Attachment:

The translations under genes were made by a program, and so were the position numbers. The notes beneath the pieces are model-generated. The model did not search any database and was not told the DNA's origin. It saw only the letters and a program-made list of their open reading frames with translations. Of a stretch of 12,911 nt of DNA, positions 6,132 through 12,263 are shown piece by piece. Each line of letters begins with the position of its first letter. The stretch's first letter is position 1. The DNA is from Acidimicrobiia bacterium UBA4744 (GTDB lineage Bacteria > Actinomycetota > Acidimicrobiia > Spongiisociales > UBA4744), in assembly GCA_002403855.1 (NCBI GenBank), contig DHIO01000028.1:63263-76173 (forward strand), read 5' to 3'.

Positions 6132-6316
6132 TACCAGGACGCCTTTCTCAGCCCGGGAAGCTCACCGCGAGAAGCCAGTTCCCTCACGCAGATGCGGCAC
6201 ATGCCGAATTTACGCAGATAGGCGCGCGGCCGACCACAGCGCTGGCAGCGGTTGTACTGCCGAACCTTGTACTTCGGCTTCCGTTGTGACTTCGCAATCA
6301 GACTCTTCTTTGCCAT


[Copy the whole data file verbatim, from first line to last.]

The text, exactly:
The translations under genes were made by a program, and so were the position numbers. The notes beneath the pieces are model-generated. The model did not search any database and was not told the DNA's origin. It saw only the letters and a program-made list of their open reading frames with translations. Of a stretch of 12,911 nt of DNA, positions 6,132 through 12,263 are shown piece by piece. Each line of letters begins with the position of its first letter. The stretch's first letter is position 1. The DNA is from Acidimicrobiia bacterium UBA4744 (GTDB lineage Bacteria > Actinomycetota > Acidimicrobiia > Spongiisociales > UBA4744), in assembly GCA_002403855.1 (NCBI GenBank), contig DHIO01000028.1:63263-76173 (forward strand), read 5' to 3'.

Positions 6132-6316
6132 TACCAGGACGCCTTTCTCAGCCCGGGAAGCTCACCGCGAGAAGCCAGTTCCCTCACGCAGATGCGGCAC
6201 ATGCCGAATTTACGCAGATAGGCGCGCGGCCGACCACAGCGCTGGCAGCGGTTGTACTGCCGAACCTTGTACTTCGGCTTCCGTTGTGACTTCGCAATCA
6301 GACTCTTCTTTGCCAT